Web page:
In recent years, there has been increased interest in plant research as a source of new medicines. This has also increased the number of newly discovered bioactive compounds of plant origin, and many programmes will continue to contribute to this in the near future.
China plays an important role in the development of currently used pharmaceuticals, with approximately 30,000 species of plants, many of them with a long history of use in traditional medicine.
According to the American Society of Pharmacognosy, it represents "the study of the physical, chemical, biochemical and biological properties of medicines, medicinal substances or potential medicines and medicinal substances of natural origin, as well as the search for new drugs from natural sources."
Often, medicinal substances of natural origin cannot be produced en masse, so they need to be studied in order to develop synthetic biologically similar products.
The production of these compounds synthetically allows modifications to be made to increase bioavailability, change pharmacokinetics and increase efficacy. These modifications can transform raw inactive plant extract into a powerful drug, as seen in some anticancer medicines. Thus, natural compounds are excellent models for the production of new drugs. [ref. 7]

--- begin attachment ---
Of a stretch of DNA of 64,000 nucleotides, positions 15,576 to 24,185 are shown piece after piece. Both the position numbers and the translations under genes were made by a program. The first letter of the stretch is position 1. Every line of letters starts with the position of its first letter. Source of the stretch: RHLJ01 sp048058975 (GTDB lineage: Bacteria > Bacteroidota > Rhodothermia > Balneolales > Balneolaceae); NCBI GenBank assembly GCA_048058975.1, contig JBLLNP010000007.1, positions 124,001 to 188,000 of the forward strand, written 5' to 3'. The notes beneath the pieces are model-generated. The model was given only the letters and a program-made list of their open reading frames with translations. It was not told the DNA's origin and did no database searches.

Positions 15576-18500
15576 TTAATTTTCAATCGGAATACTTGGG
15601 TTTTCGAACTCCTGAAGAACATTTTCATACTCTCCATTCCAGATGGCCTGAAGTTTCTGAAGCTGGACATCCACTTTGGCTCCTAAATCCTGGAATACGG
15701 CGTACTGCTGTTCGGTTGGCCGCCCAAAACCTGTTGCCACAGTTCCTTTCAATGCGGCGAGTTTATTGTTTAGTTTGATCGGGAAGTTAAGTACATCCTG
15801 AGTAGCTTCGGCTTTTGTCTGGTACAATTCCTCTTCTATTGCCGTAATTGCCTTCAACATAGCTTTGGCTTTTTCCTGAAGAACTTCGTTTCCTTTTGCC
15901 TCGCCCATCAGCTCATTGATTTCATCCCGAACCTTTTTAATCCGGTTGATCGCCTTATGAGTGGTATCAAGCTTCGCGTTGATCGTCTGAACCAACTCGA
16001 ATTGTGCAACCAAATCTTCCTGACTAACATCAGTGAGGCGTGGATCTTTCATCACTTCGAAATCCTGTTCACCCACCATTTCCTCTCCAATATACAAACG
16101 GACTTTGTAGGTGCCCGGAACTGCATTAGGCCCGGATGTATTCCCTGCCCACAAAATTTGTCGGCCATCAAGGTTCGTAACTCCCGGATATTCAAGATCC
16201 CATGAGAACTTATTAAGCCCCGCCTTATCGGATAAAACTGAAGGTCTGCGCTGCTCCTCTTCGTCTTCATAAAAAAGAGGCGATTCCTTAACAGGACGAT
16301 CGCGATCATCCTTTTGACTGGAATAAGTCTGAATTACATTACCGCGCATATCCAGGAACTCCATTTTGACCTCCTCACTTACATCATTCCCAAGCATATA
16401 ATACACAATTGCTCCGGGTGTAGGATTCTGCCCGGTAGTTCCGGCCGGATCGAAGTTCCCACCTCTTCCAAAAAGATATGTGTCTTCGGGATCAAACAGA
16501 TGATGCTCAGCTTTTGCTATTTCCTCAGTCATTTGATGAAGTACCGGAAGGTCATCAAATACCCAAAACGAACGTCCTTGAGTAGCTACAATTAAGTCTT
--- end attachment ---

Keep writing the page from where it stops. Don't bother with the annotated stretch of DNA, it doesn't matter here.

Pharmacognosy is recognized as a vital part of the processes of drug development and pharmaceutical education, but has recently been neglected, due to the emergence of effective drugs that can be synthesized in the laboratory.
However, many scientists share the belief that people's knowledge of the medicinal application of different plants should never be lost, as they provide a very good starting point for the development of new drugs. An example of this is artemisinin from the sweet wormwood Artemisia annua, which is a recognized ancient Chinese medicine against malaria.